Realism in art needs a point. The same goes for what much of current poetry adopts as ‘objective distance’. If it only reinforces the status quo of perception, of accepted ‘reality’, then it serves ultimately to oppress our spirit, and plays right into the hands of the capitalist elite. We are not cameras or tape recorders. We are flesh and heart and soul. We are human, capital ‘H’. That means we not only think, we feel. If we are afraid to feel, we are afraid of our own shadow. If we fear and run from our shadow, as Carl Jung taught us, it overtakes us. And then becomes us. Just take a look at the U.S. under the Bush regime.
President Kennedy said at his inauguration, “Where power corrupts, poetry cleanses.” Emotions are for healing, and for fully sensing the world. The parts of the world that hurt us, that we want to shut off, have something to teach us. And it may not be pretty or the least bit fun. But that’s the purpose of the shadow. Only by facing down fear can we get past it. We are subjective beings. Why pretend otherwise? Why not celebrate our subjectivity, that multiple lens of perception? If we only touch the mind and not the hearts of our readers, we both end up empty.
Twentieth century poetic developments like ‘sound poetry’ and concrete poetry, which used words purely for sonic or visual rather than denotative effect, have had their day. The mind is intrigued but the heart is left unengaged. As poet Kate Braid has so aptly said: “In my naïve and foolish adolescence and young adulthood, I was often misled by intellect; I was easily dazzled by language and for a long time figured that to be incomprehensible was to be wise. …Now I find that for words to be merely pretty or merely clever is not enough. The reason we talk to each other—all those exchanges that make up culture and community—is connection.”
Ultimately, as Braid explains, writing is communication for connection. If we fail to connect with our reader on anything more than a superficial level, then our writing has failed. How we communicate toward that end is infinitely varied. But in my view, poetic movements that centre on sound for its own sake, or on rendering an image as ‘objectively’ as possible, miss the point. George Orwell once wrote that he wrote best when he was angered by injustice. If passion is lacking in both the motivation to write and its final result, why bother? Ferlinghetti revisits Wordsworth: “Poetry should be emotion recollected in emotion.” Why? Because such poetry is the “shortest distance between two humans.”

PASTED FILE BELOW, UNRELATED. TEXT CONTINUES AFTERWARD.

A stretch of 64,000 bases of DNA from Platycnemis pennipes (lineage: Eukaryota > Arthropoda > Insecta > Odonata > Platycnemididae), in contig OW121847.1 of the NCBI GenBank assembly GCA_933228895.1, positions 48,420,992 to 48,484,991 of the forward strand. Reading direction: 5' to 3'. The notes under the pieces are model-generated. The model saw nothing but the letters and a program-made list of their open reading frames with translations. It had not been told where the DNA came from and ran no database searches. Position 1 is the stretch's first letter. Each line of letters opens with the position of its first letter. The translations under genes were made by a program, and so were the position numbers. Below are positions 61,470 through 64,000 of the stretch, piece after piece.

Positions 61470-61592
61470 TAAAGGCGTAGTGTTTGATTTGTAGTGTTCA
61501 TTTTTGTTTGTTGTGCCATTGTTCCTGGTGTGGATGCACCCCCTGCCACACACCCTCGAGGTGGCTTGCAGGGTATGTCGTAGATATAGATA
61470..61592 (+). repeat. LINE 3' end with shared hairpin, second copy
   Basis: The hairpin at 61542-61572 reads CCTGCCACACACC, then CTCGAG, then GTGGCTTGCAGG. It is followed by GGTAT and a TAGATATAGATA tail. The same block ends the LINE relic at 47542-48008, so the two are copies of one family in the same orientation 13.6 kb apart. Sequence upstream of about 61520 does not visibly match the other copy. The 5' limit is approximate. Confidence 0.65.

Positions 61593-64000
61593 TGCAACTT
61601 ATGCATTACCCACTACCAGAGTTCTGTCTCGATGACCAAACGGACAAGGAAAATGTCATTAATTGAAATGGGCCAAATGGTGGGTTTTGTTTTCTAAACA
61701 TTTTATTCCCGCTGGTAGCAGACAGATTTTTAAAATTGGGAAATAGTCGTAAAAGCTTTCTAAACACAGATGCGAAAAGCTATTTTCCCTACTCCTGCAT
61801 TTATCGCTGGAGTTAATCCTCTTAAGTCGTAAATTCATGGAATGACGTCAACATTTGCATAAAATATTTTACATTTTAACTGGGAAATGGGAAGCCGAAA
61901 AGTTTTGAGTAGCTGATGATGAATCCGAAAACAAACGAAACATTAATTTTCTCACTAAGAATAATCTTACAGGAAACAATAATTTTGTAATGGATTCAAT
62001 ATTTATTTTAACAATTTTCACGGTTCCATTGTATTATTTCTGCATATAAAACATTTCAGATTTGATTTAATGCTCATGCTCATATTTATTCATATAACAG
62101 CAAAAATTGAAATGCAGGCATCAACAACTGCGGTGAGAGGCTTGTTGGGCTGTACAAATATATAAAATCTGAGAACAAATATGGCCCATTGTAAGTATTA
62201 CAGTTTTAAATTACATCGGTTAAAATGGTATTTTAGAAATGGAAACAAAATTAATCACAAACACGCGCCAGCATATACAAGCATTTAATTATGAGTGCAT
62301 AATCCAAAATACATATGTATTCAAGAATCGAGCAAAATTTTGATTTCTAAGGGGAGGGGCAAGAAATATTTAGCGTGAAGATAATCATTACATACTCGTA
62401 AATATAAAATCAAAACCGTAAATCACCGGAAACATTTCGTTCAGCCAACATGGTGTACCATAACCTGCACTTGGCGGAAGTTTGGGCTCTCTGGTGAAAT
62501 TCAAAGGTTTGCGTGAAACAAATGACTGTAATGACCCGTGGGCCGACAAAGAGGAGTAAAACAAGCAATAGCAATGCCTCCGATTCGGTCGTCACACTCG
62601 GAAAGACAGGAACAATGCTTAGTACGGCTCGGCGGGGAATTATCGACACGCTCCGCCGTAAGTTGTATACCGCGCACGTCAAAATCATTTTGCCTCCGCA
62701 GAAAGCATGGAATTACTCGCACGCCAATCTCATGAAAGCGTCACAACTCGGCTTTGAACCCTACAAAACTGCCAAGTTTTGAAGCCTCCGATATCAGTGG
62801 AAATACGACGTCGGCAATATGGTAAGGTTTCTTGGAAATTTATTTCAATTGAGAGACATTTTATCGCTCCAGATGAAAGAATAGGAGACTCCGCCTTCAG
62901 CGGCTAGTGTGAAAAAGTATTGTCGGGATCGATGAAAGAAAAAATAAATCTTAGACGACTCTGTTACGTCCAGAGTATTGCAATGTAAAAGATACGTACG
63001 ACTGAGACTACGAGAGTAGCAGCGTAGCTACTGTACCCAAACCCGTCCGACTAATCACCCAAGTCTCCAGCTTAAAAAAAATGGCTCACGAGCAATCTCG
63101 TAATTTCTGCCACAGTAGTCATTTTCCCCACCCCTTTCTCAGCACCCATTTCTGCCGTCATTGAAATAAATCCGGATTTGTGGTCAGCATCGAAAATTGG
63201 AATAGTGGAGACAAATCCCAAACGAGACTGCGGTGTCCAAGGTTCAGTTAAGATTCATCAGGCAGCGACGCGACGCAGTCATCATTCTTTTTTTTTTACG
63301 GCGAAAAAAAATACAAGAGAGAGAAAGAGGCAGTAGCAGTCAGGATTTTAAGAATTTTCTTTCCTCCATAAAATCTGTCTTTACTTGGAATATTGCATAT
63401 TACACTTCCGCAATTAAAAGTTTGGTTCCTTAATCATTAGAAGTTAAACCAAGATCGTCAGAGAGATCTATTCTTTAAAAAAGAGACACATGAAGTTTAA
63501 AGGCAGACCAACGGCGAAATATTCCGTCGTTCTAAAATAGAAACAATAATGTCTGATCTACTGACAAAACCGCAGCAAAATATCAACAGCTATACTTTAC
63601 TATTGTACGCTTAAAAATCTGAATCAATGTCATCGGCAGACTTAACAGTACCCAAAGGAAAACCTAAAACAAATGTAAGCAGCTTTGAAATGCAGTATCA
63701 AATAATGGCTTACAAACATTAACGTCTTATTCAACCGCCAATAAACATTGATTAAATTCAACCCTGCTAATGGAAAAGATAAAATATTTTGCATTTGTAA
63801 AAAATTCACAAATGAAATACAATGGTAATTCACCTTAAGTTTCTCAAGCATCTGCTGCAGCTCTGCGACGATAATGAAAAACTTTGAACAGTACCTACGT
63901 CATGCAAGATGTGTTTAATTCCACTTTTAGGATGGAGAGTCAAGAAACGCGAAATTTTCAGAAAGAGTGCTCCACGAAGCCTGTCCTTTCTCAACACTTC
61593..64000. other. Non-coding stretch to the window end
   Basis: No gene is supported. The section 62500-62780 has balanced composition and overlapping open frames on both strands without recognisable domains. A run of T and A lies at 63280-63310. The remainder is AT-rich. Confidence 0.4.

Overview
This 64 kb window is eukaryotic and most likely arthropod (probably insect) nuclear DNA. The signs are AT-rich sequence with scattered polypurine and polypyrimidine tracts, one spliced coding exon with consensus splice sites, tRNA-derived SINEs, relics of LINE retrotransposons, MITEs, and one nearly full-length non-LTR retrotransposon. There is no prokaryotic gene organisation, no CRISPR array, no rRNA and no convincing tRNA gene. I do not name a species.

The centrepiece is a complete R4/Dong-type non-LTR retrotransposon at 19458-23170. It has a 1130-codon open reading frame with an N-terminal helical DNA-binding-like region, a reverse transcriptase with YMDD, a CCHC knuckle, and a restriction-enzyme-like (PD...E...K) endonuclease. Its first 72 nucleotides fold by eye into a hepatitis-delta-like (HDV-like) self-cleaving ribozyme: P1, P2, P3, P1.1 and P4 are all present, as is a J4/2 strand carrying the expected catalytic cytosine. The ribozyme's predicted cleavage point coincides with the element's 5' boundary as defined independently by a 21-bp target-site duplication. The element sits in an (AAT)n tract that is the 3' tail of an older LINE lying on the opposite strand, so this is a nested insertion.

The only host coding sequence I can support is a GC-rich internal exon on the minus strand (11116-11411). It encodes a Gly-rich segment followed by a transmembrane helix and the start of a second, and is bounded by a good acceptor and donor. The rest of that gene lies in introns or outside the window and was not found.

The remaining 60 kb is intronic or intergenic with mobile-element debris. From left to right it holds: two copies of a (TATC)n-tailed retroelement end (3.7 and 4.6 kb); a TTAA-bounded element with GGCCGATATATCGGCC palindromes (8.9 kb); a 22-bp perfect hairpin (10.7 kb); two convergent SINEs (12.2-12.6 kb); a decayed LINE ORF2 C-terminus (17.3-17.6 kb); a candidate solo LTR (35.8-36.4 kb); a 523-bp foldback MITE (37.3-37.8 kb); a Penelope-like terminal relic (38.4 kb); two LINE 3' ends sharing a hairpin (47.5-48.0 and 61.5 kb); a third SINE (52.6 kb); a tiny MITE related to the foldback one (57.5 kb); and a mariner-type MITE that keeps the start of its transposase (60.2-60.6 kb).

A New Romanticism calls for the testimonial of the spirit, not idealized in its disembodied state as the Christians would have it, but allied to the body. It’s a spirit—a ‘holy ghost’—that is less prophetic than it is testimonial—in the sense that American Southern Baptists give glorious, singing testimonials to the Creator’s power. Not to perpetuate any doctrine—the last thing we need at this point in history—but to write poetry that is testimonial to the creativity of the human spirit, Earth and cosmos. I see it as a twofold principle in action: 1) it enshrines respect for all life; and 2) moves us as poets to a sense of responsibility to community in the way we use our art. The days of ‘art for art’s sake’ were fine, but they’re not now. And who knows? If poets are to survive difficult political/economic times, they may need to create works that are less focused on self-satisfaction. A return, even, to the ancient concept of noblesse oblige—that those blessed with greater! riches in wealth or talent ought to give more to their community in return.
A New Romanticism calls on poets to enshrine the spirit—the heart—again in the temple of the mind. If you think I’m talking about sentimentality you haven’t been paying attention. “If you would be a poet, discover a new way for mortals to inhabit the Earth,” Ferlinghetti said in Poetry as Insurgent Art. This is Blake’s New Jerusalem writ large across the human spirit. We’ve had enough of the ‘objective’ and we’ve certainly had enough of self-absorption. “Have wide-angle vision, each look a world glance,” says Ferlinghetti. “Express the vast clarity of the outside world, the sun that sees us all, the moon that strews its shadows on us, quiet garden ponds, willows where the hidden thrush sings, dusk falling along the riverrun, and the great spaces that open out upon the sea… high tide and the heron’s call… And the people, the people, yes, all around the Earth, speaking Babel tongues. Give voice to them all.”
Essay Date: December 2008